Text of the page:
In December, Carver finalized the deal with prosecutors, pleading guilty to the tampering charge and dropping the other counts. Daly’s family opposed the plea deal.

“It’s not in dispute that a beautiful life was lost,” Carver’s defense attorney Derek Samuelson said in court at sentencing. “It’s also not in dispute that there are evidentiary problems in this case.”

Fallout from “poorly completed” investigation

Credit: Fort Collins Police

Prosecutors pointed to several weaknesses in the investigation in court that day. Police officers investigating the shooting that night did not perform a blood test on Carver, who was underage at the time and admitted to drinking to officers. Carver also admitted to using mouthwash while on the phone with dispatch because he was worried about officers finding out he was drinking.

Barber said a blood test or breathalyzer records would be crucial to prosecuting the handling a gun while drunk charge.

Fort Collins Police also didn’t perform functions testing on the gun that killed Daly, according to Barber. Another roommate in the home at the time was interviewed, but only video of that interview was recorded, no audio.

Prosecutors also pointed to inconsistent gunshot residue evidence. While investigators took a sample of gunshot residue from Carver’s hands in an interview room that night, it was never submitted for processing. Daly’s hands weren’t tested.

“When a firearm goes off in a room, the testing that we do now, the gunshot residue is going to appear for people who are inside that room,” Chief Swoboda said in an interview with 9NEWS. “So, the investigators made the determination that it was fruitless to do a gunshot residue (test on Daly).”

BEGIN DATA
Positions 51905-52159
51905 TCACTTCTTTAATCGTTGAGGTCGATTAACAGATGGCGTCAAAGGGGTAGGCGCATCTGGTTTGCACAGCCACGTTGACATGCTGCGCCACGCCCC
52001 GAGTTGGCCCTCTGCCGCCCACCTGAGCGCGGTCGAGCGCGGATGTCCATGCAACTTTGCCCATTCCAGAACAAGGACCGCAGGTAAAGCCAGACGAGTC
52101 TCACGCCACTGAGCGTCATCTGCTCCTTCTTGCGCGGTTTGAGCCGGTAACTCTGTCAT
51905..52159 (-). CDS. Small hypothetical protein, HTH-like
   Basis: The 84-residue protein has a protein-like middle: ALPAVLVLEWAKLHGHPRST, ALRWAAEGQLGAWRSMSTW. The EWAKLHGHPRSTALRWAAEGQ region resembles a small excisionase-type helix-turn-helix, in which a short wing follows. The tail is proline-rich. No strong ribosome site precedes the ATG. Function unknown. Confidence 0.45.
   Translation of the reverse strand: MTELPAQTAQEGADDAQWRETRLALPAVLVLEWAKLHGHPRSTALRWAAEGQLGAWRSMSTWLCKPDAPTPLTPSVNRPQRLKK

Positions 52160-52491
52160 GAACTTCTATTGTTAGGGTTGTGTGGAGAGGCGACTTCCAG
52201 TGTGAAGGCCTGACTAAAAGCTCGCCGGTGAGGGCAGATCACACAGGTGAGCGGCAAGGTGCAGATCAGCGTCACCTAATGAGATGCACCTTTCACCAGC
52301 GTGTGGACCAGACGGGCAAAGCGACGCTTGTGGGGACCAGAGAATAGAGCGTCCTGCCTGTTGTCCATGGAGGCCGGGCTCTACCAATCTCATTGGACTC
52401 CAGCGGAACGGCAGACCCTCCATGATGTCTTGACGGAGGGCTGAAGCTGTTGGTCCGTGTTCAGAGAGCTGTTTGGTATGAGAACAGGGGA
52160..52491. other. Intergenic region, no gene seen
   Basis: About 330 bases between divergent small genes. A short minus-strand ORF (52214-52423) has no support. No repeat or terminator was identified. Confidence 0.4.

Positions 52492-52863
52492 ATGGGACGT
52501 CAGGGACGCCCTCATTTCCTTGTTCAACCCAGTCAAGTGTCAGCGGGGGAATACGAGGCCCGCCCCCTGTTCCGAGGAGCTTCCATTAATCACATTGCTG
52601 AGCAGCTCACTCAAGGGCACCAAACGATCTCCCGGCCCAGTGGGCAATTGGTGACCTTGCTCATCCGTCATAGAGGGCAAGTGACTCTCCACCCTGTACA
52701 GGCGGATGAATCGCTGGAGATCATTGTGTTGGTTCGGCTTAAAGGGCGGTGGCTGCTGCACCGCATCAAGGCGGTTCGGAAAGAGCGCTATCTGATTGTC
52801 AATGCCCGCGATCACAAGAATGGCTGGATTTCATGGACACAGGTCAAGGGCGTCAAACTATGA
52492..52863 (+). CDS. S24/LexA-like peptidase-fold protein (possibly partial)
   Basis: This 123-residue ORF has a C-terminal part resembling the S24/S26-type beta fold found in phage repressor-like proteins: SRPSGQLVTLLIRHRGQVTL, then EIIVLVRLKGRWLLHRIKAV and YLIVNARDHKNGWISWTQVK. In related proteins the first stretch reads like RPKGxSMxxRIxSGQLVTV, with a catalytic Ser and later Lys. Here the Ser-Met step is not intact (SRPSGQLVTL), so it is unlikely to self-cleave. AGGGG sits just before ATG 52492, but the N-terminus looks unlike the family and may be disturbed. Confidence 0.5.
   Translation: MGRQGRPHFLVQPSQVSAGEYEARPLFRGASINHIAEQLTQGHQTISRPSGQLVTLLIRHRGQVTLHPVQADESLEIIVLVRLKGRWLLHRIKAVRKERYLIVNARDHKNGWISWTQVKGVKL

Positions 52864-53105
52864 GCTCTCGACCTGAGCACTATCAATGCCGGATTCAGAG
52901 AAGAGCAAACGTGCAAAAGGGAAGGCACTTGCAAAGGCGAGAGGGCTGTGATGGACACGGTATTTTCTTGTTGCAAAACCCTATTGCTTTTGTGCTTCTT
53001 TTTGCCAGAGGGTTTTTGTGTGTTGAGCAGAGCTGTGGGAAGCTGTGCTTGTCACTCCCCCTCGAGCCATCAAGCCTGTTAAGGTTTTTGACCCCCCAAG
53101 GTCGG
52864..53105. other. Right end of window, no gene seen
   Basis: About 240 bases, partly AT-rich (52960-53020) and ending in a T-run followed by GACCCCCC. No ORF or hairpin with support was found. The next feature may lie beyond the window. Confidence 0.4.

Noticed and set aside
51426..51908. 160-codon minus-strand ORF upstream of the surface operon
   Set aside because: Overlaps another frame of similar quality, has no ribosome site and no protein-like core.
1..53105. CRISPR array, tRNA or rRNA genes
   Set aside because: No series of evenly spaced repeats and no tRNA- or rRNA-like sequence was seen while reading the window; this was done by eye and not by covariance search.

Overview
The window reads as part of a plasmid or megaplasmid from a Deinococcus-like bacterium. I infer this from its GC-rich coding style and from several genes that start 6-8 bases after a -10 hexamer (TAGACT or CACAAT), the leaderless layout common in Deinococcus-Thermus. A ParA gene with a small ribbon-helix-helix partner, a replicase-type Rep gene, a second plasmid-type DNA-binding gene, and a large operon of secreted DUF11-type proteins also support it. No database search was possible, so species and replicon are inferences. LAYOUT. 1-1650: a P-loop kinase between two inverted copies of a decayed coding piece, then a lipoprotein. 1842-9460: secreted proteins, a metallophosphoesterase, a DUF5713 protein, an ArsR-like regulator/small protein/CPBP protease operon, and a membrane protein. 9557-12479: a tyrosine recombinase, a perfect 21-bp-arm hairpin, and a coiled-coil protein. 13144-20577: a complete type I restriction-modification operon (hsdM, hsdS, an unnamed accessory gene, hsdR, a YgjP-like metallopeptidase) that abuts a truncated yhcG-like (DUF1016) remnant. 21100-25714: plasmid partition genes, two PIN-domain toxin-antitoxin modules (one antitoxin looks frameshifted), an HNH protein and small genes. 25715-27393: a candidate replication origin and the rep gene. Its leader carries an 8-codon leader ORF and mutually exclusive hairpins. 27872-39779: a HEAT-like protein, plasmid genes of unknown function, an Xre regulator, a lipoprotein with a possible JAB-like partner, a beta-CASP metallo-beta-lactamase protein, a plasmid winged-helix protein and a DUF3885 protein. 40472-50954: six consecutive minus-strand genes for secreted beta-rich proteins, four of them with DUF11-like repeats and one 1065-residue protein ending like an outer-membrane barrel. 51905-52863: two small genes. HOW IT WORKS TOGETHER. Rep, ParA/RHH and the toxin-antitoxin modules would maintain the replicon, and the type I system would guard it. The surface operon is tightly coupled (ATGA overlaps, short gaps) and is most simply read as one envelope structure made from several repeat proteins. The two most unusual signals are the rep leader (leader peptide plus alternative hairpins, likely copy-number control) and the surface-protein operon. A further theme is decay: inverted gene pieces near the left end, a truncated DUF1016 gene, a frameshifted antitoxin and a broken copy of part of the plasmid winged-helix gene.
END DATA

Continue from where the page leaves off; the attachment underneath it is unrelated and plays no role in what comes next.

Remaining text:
Swoboda said a preliminary review showed FCPS officers handled the scene appropriately that night and found no issues with the investigation.

“There weren’t errors so much as there were reasons why we did or didn’t do things,” he said. “We just wish we had a better way to explain them.”

Swoboda and several department heads explained to 9NEWS that his officers didn’t perform functions testing on the weapon that killed Daly, because it obviously was working.

He said the other roommate’s interview didn’t record audio because of malfunctioning equipment that has since been looked into and fixed.

One potential policy change

Credit: 9NEWS
An aerial photo of Romeldale Lane.

In a college town like Fort Collins, Swoboda said his officers commonly investigate drinking-related crimes. But the chief said chemical testing for alcohol is relatively rare.

“For us in writing tickets and addressing underage drinking, we don’t perform chemical tests on everyone,” he said.

In this case, Swoboda said officers believed they had enough evidence because Carver admitted he had been drinking.

“We’ve got someone admitting they are drinking, and they are underage and we’ve prosecuted cases over the years routinely where someone admits it,” he said.

But in a meeting after this case was adjudicated, Swoboda said prosecutors told him they’d need more evidence to prosecute a major case like this.

“That’s one that we are going to look at as well and see on major cases where there is a death involved especially, would that help in doing a better case,” Swoboda said.

Credit: 9NEWS
9NEWS Reporter Steve Staeger interviews Fort Collins Police Chief Jeff Swoboda.

A mother’s frustration

Credit: 9NEWS
Finnegan's mother Giny Daly speaks to 9NEWS about the investigation into the accidental shooting death of her son.